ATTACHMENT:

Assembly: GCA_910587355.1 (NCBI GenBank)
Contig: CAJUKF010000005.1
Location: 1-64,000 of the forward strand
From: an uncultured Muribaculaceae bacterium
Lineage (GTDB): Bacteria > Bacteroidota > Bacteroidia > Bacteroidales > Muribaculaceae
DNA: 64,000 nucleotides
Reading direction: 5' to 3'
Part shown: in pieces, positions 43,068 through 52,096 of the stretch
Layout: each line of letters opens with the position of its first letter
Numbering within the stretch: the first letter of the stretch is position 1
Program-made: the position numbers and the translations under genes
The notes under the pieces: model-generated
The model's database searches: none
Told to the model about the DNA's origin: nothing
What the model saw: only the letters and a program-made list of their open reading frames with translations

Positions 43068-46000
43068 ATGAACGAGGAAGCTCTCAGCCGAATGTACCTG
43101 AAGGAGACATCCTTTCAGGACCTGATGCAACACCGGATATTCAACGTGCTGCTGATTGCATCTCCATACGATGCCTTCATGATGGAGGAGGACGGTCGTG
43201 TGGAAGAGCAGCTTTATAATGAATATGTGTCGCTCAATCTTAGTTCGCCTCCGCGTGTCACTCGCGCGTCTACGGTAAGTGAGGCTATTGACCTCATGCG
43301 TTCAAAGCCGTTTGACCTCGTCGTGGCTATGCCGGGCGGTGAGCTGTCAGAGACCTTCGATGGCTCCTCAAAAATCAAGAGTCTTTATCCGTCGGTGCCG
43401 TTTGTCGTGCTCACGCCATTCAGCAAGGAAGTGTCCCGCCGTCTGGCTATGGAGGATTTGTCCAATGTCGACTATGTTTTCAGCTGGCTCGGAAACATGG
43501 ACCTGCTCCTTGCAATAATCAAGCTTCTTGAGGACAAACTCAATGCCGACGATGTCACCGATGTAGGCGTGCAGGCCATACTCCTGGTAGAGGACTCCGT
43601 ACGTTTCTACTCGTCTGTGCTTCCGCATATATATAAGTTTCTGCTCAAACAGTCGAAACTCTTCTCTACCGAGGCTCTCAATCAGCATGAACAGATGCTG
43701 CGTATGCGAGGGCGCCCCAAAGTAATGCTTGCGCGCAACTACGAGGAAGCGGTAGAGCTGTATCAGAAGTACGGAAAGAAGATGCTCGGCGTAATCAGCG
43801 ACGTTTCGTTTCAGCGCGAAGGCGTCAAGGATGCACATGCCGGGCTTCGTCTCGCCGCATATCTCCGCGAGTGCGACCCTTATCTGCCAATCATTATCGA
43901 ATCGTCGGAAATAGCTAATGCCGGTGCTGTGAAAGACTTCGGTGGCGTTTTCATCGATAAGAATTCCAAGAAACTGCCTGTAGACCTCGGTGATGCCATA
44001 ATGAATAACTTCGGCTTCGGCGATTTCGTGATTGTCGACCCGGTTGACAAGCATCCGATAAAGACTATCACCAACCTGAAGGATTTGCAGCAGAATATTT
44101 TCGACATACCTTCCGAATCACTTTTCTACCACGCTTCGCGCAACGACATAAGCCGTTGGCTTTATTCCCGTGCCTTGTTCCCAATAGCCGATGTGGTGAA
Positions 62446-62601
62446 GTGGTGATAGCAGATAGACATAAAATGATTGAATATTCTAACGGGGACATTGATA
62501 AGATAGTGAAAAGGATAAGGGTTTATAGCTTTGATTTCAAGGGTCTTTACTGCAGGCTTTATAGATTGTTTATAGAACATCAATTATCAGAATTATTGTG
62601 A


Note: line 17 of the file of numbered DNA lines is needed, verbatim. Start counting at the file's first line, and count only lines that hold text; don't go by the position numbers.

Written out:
43068 ATGAACGAGGAAGCTCTCAGCCGAATGTACCTG